10 November 2010

Retro Review: Bruce Almighty (2003)



B-

Bruce Almighty
2003, 101mins, PG-13
Director: Tom Shadyac
Writer (s): Steve Koren, Mark O'Keefe, Steve Oedekerk
Cast includes: Jim Carrey, Jennifer Aniston, Steve Carell, Philip Baker Hall, Morgan Freeman

UK Release Date: 27th June 2003

Is “Bruce Almighty” the best Jim Carrey film ever? I’ll answer that with a resounding no. The manic comic has been responsible for some of the funniest films of the last 20 years (“Ace Ventura Pet Detective”, “Liar Liar”), and has handed in some of the sharpest dramatic turns of any recent Hollywood superstar (“The Truman Show”, “Eternal Sunshine of the Spotless Mind”), so 2003’s uneven “Bruce Almighty” doesn’t exactly rank as one of his most memorable. Taking a high concept premise (not an unusual occurrence in Carrey’s career), “Almighty” imagines a world in which God endows his power on a mere mortal, and when said mortal is Jim Carrey you know it’s going to be a stupendously silly time.

Bruce Nolan (Jim Carrey) is a struggling reporter, constantly handed fluff pieces whilst other TV staff are granted the material which wins you Pulitzer prizes. After a particularly hideous day sees Bruce fired, the put upon journalist blames God for his misfortune, thus accidently conjuring up a meeting with the Almighty (Morgan Freeman). God gives Bruce his divine abilities temporarily, allowing Bruce to see the strains that being the ultimate creator can produce. However the newly empowered man simply goes about bettering his own life, something that eventually puts a strain on his girlfriend Grace (Jennifer Aniston), and leaves Bruce with a major headache as the prayers of the world go unanswered.

“Bruce Almighty” is two thirds of a really enjoyable comedy, the final act being the disappointing section that lets the entire enterprise down. Director Tom Shadyac (who oversaw the first Ace Ventura flick and “Liar Liar”) keeps a solid energy throughout, but bungles the climax in a heap of sentimentality and schmaltz. The filmmaker has been guilty of overindulging his tearjerker tendencies in the past, 1998’s vile “Patch Adams” being the key example, but at least with that movie there was nothing to ruin. “Patch Adams” was awful from start to finish; “Bruce Almighty” on the other hand has solidly crafted opening and middle sections to undermine.

Carrey balances his inspired lunacy nicely with some lower key dramatic stuff, forcing the movie to raise its game simply through his momentous presence. The relationship with Jennifer Aniston is so-so, the two performers connecting effectively, but struggling to overcome an underwritten romantic dynamic. Aniston is her usual likeable self, and for most of the picture Carrey has no trouble sourcing giggles and smirks from the central concept. His trademark enthusiasm is evident from the first frame and some of the facial gymnastics and impressions he deploys hark back delightfully to the brilliance of Ace Ventura. As God Freeman is exceptionally well cast (his reprisal of the role would later be one of only few bright spots in this film’s unnecessary and Carrey-less sequel “Evan Almighty”), bringing a pathos and wisdom to his depiction of the ultimate being that adds a touch of class to proceedings. Finally a pre-stardom Steve Carell also impresses, playing a snarky newsroom competitor. A sequence involving Carell and some choice teleprompter interference from Carrey is amongst the best this feature has to offer, and showcases just how physically astute and creative a performer Carell can be.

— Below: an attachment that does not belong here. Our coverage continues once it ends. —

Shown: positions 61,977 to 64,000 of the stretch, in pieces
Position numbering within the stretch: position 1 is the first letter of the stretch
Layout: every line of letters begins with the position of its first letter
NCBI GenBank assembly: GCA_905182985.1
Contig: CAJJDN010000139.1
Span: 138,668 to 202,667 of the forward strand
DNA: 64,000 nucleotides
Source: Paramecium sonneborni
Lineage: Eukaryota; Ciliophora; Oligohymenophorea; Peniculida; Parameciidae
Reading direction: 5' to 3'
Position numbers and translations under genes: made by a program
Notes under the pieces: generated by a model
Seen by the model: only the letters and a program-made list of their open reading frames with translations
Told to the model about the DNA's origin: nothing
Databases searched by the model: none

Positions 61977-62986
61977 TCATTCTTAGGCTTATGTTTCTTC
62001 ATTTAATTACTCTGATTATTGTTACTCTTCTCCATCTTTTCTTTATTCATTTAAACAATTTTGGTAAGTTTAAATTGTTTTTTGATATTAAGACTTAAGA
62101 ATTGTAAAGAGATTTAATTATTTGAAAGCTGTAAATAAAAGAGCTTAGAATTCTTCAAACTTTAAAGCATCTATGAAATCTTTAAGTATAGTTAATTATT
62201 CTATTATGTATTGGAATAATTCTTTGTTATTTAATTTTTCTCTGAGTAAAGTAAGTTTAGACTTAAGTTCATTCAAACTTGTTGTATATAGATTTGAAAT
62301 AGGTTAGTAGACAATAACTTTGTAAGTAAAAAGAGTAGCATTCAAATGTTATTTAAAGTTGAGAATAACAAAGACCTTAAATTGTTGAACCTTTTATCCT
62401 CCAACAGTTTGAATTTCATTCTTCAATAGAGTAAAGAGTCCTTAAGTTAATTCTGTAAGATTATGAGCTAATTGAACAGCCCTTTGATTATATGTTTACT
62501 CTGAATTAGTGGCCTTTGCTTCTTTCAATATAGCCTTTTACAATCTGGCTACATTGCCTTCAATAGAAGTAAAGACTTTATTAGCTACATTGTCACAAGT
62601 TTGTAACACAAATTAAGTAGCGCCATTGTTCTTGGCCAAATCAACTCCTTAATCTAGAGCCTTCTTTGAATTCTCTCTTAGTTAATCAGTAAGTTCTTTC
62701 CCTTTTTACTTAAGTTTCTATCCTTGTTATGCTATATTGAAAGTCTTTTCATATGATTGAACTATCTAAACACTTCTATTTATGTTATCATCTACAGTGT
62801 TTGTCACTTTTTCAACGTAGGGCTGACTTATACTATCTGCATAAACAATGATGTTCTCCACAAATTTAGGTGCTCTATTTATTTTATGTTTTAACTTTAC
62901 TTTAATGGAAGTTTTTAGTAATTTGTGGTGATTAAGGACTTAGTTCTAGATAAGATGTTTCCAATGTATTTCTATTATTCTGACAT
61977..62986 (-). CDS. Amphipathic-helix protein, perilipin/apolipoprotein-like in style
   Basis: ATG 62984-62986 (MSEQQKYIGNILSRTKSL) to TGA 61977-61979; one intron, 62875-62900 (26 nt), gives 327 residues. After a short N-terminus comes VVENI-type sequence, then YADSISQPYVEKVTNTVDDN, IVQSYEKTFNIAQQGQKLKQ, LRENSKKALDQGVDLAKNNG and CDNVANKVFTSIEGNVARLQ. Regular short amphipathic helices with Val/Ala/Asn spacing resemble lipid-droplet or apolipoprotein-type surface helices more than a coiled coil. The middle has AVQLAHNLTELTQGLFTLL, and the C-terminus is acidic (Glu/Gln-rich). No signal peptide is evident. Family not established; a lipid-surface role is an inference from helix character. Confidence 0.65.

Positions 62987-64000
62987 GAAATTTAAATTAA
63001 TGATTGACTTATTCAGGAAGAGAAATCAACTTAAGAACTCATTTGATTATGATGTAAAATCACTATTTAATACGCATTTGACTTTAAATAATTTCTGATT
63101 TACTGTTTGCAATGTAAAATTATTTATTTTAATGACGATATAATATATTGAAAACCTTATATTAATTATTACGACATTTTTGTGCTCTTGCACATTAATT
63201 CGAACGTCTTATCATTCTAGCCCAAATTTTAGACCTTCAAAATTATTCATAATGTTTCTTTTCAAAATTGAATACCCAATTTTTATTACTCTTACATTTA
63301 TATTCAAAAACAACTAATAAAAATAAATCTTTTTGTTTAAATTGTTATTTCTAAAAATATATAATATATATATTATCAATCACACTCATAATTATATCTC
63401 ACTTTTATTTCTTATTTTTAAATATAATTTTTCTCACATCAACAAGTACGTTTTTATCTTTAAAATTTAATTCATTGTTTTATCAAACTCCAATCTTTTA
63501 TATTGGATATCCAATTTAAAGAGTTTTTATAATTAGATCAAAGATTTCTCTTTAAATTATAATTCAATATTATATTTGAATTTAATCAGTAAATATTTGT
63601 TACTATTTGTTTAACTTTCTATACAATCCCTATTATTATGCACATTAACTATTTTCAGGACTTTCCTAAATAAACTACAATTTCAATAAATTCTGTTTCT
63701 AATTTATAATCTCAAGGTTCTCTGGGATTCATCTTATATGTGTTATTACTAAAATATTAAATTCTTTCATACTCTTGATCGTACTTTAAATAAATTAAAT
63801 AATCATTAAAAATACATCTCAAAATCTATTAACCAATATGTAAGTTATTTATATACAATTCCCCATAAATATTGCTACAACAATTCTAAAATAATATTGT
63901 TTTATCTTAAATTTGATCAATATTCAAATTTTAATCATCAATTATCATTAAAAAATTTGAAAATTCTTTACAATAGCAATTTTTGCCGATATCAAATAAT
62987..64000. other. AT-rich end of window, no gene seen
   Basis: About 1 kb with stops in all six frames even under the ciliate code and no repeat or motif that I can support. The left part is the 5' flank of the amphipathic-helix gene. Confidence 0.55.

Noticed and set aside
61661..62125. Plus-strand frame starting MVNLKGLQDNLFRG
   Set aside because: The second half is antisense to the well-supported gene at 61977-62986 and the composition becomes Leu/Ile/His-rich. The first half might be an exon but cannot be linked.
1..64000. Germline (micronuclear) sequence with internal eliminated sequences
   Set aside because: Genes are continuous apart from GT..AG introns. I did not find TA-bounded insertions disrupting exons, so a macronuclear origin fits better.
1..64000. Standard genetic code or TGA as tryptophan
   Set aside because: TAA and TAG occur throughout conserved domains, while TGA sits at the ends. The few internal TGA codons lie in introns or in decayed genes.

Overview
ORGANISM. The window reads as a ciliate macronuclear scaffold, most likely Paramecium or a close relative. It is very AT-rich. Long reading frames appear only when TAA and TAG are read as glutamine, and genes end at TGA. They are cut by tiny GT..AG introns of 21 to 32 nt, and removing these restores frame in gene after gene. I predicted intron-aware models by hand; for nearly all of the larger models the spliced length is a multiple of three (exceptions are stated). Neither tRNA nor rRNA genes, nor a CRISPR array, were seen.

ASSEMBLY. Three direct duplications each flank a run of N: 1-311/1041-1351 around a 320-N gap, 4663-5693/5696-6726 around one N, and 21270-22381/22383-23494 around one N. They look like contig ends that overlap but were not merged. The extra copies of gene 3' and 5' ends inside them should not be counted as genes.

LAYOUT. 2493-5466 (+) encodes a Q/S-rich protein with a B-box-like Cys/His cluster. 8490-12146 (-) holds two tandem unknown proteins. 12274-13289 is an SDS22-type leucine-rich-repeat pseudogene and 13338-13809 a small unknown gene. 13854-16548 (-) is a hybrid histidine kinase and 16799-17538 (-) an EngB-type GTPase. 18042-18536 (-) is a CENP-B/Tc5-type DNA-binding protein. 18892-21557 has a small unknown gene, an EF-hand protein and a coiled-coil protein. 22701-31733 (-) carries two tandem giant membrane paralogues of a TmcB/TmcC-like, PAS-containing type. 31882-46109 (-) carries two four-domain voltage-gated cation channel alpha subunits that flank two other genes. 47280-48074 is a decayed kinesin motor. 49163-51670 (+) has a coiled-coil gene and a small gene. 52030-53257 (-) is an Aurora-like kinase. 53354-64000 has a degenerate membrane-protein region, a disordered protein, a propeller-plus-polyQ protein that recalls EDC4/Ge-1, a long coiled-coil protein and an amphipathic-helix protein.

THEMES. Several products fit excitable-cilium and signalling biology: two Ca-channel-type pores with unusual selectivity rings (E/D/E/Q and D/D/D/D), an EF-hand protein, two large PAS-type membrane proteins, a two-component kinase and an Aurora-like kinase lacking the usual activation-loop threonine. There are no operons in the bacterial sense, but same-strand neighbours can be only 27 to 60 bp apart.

“Bruce Almighty” should have no trouble keeping punters entertained for the majority of its duration, the screenplay combining scatological and irreverent sensibilities with the fertile premise to neat effect. Not every gag works, and some are simply too easy, but on the whole this is a picture primed with belly laughs. Well until the final 25 minutes that is. As Shadyac starts to ply his thick coat of saccharine moralizing on the product he begins to choke its comedic pulse, loosing focus on the religious lampooning, instead becoming preoccupied with the mundane relationship between Carrey and Aniston. The film hits its nadir right at the end, overfilling its sappy glass with sickly sweet moments including a teary and praying Grace, or indeed the very last sequence which overcompensates frantically with a tone of nauseatingly artificial cheer. Before these things start to dominate, “Bruce Almighty” is an excellent studio comedy, but after sitting through them it’s hard to see the film as anything more than a serviceable outing for its talented lead.

It doesn’t feel like seven years since this film’s release, “Bruce Almighty” sparked a healthy box-office take back in the summer of 2003. Some might argue that this was the last live action Carrey picture to deliver truly blockbusting numbers, a combination of odder career choices (“The Number 27”, this year’s fabulous “I Love you Phillip Morris”) and weaker comedies (2005’s mediocre “Fun with Dick and Jane” being a good example) having dimmed the thespian’s financial pulling power. The era of the movie star is now in decline, meaning that Carrey might be remembered alongside the likes of George Clooney, Julia Roberts and Will Smith as the last of this dying breed. “Bruce Almighty” probably won’t be heralded as one of his calling cards in the future, but on the whole it’s a flawed yet moderately diverting effort.

A Review by Daniel Kelly, 2010


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